Games Left: 10
Opponents: at MIN (3), at HOU (3), vs. OAK (4)
Why will that Astros-Mariners series be so crucial? Because Seattle gets just as cushy a finishing stretch s as Houston does, with seven games against the Twins (who hold the worst record in baseball) and the A’s (who aren’t far behind). Assuming both the Astros and Mariners take care of their lesser competition, both their playoff hopes will hinge on that series in Houston.
New York Yankees (79–73; 3 games behind second wild-card)
Games Left: 10
Opponents: at TOR (4), vs. BOS (3), vs. BAL (3)
Like Monty Python’s Black Knight, the Yankees refuse to give up despite the fact that they’re not in much shape for a fight. Starlin Castro was lost for the season last weekend against the Red Sox; Masahiro Tanaka will miss at least his next start; Joe Girardi is penciling names like Billy Butler and Donovan Solano into his lineups with regularity and sincerity. Yet New York owes its extra life as much to the rest of the AL wild-card contenders, all of whom seem clinically unable to build or maintain a healthy lead. As such, the Yankees will go into the final week with their destiny in their hands, facing a trio of AL East opponents, including two teams ahead of them in the wild-card chase.
Not that said final week will be easy. Four games in Toronto (sans Tanaka) is a tough way to try and gain ground, and it’s likely that the Red Sox will still be trying to lock up the division when they roll into the Bronx for the final Yankee Stadium visit of David Ortiz’s career. Assuming the Yankees can survive that run, the three-game finale with Baltimore will decide their fate. And if either Toronto or Boston can deliver that elusive killing blow, then New York could at least play spoiler to the Orioles’ chances.
New York Mets (81–72; tied for first wild-card spot)
Games Left: 9
Opponents: vs. PHI (3), at MIA (3), at PHI (3)
On paper, it’s hard to imagine an easier schedule than this: nine games against below-.500 teams, although the Marlins are still technically alive in the wild-card race. But as Mets fans already know, this team makes nothing easy. What should’ve been a brief respite from a grueling month of September turned into a crisis this week, when the Mets lost three straight at home to the last-place Braves, capped by a would-be–walk-off homer from Yoenis Cespedes getting caught at the centerfield wall by Atlanta outfielder Ender Inciarte. Then on Thursday, New York spent the night trying as hard as it could to give away its series opener with the Phillies, only to have Philadelphia aggressively return the favor. The Mets finally won on Asdrubal Cabrera's three-run homer in the 11th, which kept New York in possession of a wild-card spot.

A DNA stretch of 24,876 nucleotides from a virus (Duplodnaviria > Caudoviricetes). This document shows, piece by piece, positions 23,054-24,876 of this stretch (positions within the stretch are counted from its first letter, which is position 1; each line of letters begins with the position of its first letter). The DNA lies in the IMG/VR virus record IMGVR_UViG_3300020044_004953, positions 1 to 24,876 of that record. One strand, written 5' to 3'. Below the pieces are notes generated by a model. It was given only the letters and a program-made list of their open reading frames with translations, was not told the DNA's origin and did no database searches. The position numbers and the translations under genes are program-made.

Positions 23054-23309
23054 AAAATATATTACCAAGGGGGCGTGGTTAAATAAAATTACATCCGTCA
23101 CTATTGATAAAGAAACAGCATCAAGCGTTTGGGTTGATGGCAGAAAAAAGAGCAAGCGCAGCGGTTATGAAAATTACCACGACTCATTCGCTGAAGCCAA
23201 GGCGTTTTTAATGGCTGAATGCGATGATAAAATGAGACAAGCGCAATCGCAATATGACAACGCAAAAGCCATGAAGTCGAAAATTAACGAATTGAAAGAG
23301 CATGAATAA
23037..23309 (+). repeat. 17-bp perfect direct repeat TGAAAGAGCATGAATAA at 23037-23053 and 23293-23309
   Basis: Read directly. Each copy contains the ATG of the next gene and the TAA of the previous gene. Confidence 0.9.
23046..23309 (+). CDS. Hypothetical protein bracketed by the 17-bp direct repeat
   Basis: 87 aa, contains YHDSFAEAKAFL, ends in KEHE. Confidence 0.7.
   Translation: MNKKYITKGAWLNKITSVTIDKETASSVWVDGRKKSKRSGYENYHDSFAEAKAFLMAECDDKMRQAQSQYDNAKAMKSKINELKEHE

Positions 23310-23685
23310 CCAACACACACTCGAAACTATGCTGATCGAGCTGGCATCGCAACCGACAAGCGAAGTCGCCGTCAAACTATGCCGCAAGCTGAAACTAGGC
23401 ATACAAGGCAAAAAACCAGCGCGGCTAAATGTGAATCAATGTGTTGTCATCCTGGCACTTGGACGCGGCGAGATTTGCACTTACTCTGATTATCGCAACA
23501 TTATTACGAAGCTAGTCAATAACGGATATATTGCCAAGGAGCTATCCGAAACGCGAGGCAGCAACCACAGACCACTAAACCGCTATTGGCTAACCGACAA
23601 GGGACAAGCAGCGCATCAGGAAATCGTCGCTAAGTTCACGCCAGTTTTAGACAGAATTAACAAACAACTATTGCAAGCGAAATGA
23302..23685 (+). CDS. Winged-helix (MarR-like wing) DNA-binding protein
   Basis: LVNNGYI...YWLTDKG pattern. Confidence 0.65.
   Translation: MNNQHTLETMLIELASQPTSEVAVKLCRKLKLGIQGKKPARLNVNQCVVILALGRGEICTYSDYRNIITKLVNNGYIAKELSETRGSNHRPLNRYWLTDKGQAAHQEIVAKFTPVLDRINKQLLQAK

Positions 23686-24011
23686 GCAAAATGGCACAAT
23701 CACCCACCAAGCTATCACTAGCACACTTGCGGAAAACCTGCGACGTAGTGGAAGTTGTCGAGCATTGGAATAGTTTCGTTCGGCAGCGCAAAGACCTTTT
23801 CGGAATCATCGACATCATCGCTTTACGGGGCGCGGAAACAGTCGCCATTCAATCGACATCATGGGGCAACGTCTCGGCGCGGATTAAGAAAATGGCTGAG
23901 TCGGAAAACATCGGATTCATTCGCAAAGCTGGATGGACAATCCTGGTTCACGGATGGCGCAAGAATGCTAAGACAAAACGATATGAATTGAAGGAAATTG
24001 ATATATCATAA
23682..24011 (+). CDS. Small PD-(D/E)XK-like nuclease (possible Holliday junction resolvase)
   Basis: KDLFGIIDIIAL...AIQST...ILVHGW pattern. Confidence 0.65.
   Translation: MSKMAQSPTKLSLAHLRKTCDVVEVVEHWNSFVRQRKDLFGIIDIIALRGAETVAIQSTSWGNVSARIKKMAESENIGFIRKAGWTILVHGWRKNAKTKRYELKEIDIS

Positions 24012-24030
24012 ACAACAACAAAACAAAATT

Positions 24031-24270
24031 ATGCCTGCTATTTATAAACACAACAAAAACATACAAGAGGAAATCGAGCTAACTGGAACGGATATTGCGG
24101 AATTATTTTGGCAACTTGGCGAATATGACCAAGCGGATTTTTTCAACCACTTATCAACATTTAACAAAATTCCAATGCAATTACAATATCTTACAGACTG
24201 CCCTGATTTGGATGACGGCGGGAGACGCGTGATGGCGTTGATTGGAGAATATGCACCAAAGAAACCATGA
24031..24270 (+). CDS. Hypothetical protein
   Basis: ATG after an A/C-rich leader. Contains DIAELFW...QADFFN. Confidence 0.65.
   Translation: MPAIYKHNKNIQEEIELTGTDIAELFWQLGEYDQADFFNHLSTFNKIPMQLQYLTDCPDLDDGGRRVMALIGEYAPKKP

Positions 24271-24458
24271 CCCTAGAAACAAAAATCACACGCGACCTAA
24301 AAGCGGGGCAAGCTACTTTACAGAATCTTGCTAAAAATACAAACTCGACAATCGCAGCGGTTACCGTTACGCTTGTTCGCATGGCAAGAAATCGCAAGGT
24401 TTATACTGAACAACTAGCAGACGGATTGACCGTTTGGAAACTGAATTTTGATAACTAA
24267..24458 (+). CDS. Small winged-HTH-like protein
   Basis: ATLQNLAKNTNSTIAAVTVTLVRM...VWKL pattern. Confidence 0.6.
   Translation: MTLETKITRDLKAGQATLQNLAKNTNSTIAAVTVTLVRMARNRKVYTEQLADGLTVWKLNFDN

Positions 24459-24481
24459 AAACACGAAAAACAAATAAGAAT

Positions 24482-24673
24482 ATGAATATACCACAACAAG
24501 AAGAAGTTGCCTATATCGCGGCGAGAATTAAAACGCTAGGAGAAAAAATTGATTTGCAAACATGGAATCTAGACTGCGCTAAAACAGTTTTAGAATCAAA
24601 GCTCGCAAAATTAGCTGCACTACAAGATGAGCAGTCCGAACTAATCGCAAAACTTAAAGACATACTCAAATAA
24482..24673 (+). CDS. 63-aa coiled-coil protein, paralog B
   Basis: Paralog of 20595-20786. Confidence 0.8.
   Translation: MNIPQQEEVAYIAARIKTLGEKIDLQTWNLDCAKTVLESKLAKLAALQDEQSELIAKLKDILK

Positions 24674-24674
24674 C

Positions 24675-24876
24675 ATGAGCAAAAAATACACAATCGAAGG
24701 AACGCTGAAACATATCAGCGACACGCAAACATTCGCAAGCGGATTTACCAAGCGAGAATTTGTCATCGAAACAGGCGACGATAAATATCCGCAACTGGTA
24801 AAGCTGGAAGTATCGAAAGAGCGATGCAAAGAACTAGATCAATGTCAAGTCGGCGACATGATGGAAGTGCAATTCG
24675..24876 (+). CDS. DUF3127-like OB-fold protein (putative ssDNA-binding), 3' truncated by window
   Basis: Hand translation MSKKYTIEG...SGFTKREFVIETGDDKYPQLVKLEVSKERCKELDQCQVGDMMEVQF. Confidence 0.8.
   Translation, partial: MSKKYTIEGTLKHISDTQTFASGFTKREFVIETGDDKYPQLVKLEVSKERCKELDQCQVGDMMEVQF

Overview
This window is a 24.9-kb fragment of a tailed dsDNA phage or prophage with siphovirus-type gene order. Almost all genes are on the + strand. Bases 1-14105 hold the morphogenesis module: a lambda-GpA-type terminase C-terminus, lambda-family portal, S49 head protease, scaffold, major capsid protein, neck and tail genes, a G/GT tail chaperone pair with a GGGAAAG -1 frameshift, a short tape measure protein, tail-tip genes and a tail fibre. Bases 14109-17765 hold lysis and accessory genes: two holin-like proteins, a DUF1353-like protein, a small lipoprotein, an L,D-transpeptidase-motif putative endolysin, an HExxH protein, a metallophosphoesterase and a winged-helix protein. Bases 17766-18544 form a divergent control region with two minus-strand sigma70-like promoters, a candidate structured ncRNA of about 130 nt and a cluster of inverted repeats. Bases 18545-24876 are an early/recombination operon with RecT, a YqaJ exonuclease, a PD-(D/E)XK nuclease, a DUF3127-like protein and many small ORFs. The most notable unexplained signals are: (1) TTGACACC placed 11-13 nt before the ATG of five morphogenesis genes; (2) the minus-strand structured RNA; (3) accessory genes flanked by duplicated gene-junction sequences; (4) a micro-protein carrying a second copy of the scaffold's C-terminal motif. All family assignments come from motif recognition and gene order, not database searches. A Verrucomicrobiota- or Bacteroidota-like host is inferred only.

So as easy as those matchups look, it’s a bad idea to assume that the Mets will take full advantage of them. That’s especially true given the patchwork state of New York’s rotation and its lineup, where the likes of righty Seth Lugo and utility infielder T.J. Rivera have been tasked with keeping the Mets alive long enough to sneak back into the playoffs.
San Francisco Giants (81–72; tied for first wild-card)
Games Left: 9
Opponents: at SDP (3), vs. COL (3), vs. LAD (3)
To some degree, the Giants’ schedule doesn’t matter, because their biggest opponent all second half has been themselves. San Francisco has spent the better part of the second half setting itself on fire, going from the best record in baseball and a sizable NL West lead in the first half to the league’s worst mark and a tenuous grip on a wild-card spot since the All-Star break. The culprits? An inconsistent offense that has failed to build sturdy leads and an awful bullpen that has destroyed those leads with frightening efficiency.
Still, six games against the Padres and Rockies should be a boon. And while that Dodgers vs. Giants series to end the season had all the feel of a division-deciding clash, San Francisco’s series loss earlier this week to Los Angeles has removed all the drama from that.
St. Louis Cardinals (80–72; 1/2 game behind both wild-card spots)
Games Left: 10
Opponents: at CHC (3), vs. CIN (4), vs. PIT (3)
The good news: seven games to end the season against the awful Reds and a Pirates team that has sputtered its way through the second half. The bad news: three games against the Cubs, who are gunning for 100 wins. It might help the Cardinals that Chicago has already clinched the division and is a lock to finish with the NL’s best record, thus giving the Cubs little to play for the rest of the way beyond pride.
The result: 10 games for St. Louis that should all be fairly winnable. The key will be Cincinnati and its abominable pitching staff, which has given up home runs at a record rate all season. That’s as perfect a matchup as possible for the Cardinals, who have hit 212 homers this year, the most in the National League and the third-most in the majors.